Fire Walk with Me
My name is Slavko. I live in a small village in Serbia. The *Fire Walk with Me is a reference to one of my favorite movie directors, David Lynch and his 90s TV show, Twin Peaks. I know every episode by heart, every sentence and every scene, without exaggeration. I am a true fan! I am also diagnosed with obsessive-compulsive disorder (OCD).
I grew up in a family with challenging circumstances. I’m still trying to learn how to take different perspective on things in our family life and my early childhood. Was I too pampered as a child or was I neglected? Sometimes overprotective parent ends up hindering the child’s own growth. I think it’s important to openly discuss the subject of parenting and growing up, especially in a country like Serbia and especially in smaller communities. In villages like the one I grew up in, the tradition and superstition still have an impact on individual lives.
First 30 years of my life are marked with illnesses, death and financial struggles. Mom passed away when I was a child and several years later, my dad died and so did my brother. I struggled with poor self-image and anxiety. The village doctor, a physician ‘’in charge’’ of every child and adult in the village prescribed a hypnotic drug when I was only 6 or 7 years old. The drug was supposed to calm down my fears and ease my sleep at night. I was taking this drug until I was 13. Now, the question imposes itself: would you sedate a child for being afraid of the dark?
I finished high school, not really thinking what to do with my life. My OCD episodes and accompanying issues were recurring. I tried to control it without drugs, but it led me to even more intensive episodes. I was embarrassed to talk about it. Struggling with a mental health issue in my village was challenging. People would label someone ‘’crazy’’ only for wearing different clothes. I was even told that if someone were to watch a certain types of movies, that it would ‘’spoil the blood’’ of that person - which means, I guess, going hard-core crazy. Not to mention the peer-pressure and all the teasing.
I’m aware of all the banalities in these interpretations now, but as I teenager I thought differently. I was never a go-getter, someone who easily does things. It wasn’t easy, especially at younger age, to identify a problem, let alone to deal with it. But, how far can really someone go if they are already struggling?
I think it’s important to educate the general population, especially in rural communities, about the ways of approaching mental health as a subject, as it has a stigma and many in isolated areas are left to chance or their individual abilities to deal with these issues. I don’t have any data on the subject, but a simple ‘’googling’’ on mental health and rural communities in Serbia led me to no specific answers, except a couple of sentences confirming that it’s an issue.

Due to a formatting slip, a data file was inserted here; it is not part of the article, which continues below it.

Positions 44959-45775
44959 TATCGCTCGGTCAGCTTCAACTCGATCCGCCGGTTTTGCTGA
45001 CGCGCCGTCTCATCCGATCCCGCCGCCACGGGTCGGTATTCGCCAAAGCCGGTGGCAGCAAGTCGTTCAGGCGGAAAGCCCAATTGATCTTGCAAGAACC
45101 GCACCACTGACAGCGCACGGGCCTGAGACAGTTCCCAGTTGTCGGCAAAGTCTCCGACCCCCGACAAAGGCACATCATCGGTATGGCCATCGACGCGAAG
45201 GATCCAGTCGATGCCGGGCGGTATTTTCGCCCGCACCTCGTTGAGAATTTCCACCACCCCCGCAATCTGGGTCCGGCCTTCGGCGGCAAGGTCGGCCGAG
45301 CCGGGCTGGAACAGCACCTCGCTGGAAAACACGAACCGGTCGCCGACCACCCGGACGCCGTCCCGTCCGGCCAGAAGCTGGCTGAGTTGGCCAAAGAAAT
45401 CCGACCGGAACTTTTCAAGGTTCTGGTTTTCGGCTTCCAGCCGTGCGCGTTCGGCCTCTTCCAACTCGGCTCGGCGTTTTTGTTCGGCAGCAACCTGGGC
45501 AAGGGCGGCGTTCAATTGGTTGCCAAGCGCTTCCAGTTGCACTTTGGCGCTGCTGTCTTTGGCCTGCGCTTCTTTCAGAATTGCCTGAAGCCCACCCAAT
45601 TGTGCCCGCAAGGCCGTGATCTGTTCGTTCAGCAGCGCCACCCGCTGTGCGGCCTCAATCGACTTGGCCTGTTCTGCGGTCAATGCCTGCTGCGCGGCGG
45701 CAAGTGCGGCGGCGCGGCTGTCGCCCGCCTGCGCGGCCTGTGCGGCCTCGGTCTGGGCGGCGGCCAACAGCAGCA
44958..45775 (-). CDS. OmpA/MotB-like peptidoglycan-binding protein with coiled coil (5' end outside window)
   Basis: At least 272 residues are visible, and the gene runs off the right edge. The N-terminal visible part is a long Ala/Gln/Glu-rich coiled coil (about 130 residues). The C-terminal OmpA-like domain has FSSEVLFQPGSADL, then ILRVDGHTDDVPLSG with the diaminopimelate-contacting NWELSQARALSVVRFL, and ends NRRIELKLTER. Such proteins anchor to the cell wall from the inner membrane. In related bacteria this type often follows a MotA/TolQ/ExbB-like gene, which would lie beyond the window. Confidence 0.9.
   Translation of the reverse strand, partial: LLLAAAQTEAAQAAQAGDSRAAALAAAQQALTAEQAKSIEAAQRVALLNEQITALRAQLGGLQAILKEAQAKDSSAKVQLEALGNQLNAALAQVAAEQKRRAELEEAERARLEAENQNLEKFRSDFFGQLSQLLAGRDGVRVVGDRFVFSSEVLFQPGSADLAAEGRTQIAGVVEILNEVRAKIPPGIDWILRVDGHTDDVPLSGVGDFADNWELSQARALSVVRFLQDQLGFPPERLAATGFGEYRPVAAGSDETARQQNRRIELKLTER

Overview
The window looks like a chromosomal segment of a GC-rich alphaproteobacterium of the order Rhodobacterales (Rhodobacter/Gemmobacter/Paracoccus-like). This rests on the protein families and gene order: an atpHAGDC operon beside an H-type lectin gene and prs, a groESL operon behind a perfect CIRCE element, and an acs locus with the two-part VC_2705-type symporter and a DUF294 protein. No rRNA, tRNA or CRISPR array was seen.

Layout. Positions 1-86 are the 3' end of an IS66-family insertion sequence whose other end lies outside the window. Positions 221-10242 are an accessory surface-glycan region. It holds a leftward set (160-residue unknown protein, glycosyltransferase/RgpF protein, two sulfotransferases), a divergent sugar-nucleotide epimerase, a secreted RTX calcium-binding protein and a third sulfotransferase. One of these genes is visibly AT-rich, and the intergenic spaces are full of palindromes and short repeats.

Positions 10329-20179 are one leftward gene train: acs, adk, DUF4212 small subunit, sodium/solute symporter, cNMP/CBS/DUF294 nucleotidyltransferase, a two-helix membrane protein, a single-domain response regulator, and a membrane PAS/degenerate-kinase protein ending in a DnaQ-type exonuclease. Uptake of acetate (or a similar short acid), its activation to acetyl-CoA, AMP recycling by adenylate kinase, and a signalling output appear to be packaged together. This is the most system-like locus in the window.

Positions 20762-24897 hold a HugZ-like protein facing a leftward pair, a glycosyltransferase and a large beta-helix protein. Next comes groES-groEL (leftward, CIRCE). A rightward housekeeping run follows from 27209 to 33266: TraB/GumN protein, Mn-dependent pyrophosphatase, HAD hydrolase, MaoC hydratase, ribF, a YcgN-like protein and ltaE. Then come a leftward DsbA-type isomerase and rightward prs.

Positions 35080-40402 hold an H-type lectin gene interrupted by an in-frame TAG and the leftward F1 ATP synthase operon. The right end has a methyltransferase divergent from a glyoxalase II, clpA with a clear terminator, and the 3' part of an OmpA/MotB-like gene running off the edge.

Father was a director of a big state-owned firm and he got fired as politics were changing and he was no longer ‘’adequate’’ to make decisions. This situation is very typical for Serbia today. The only job qualification one has to have is to be politically adequate. This means you have to be a member of a certain political party or to publicly support this party.
This is expected right away or the pressure occurs later, so people join the party or they just quit the job. If you somehow manage to stay out of the politics, there is almost a zero chance that you will ever get ahead with your career. I watched my father falling apart, mentally and physically. He had to sell almost everything, even things from our house. I left college and was doing seasonal work before I got my first ‘’real’’ job. In my surroundings, if one has a steady job, he or she will probably stay in the village. If they don’t have a job, they would move to a city or to another country.
For me, having a job means having a foundation on which I can stand, especially when I don’t have a basic family support. The job is my support, not just financially. It also means that my values and my skills are being recognized on some level, that I was given a chance to provide for myself. After I would lose a job (as a technical surplus), my mental health issues would size up and in these moments even the suicidal thoughts and acts would occur. Luckily, I have supportive friends, so I am dealing with things with their help, but I would really like to be more independent.
Now I work in a foreign company which has a factory in my village. It employs hundreds of people from the village and also from the nearby villages. It’s a semi-automatic work, where we make materials for car seats. We all do this job for 300 euros a month, regardless of our skills and education and we work on weekends too. 300 euros for workers and 1000 and more euros for the management who is mostly not from the village and not even from Serbia.
Due to the COVID-19 epidemic, many are worried about their jobs. People, sometimes whole families, fully depend on this job. At first, the government offered help for a private sector. I think they gave the money for our salaries, but that is not an option anymore. There are stories that they will close the factory if things don’t change. Some people left the factory and got a job in another, similar foreign company in a town nearby. Pays are higher if the factory is in a bigger town.
At the moment, I work double shifts so I could earn a little bit more (double shift doesn’t mean a double salary). If I have a job, it means that I can survive. It doesn’t mean that my problems are gone. But it means I can afford basic stuff. I can look forward to small things. It’s not only about paying the bills. Job should give you a chance to enjoy life, not only to live it.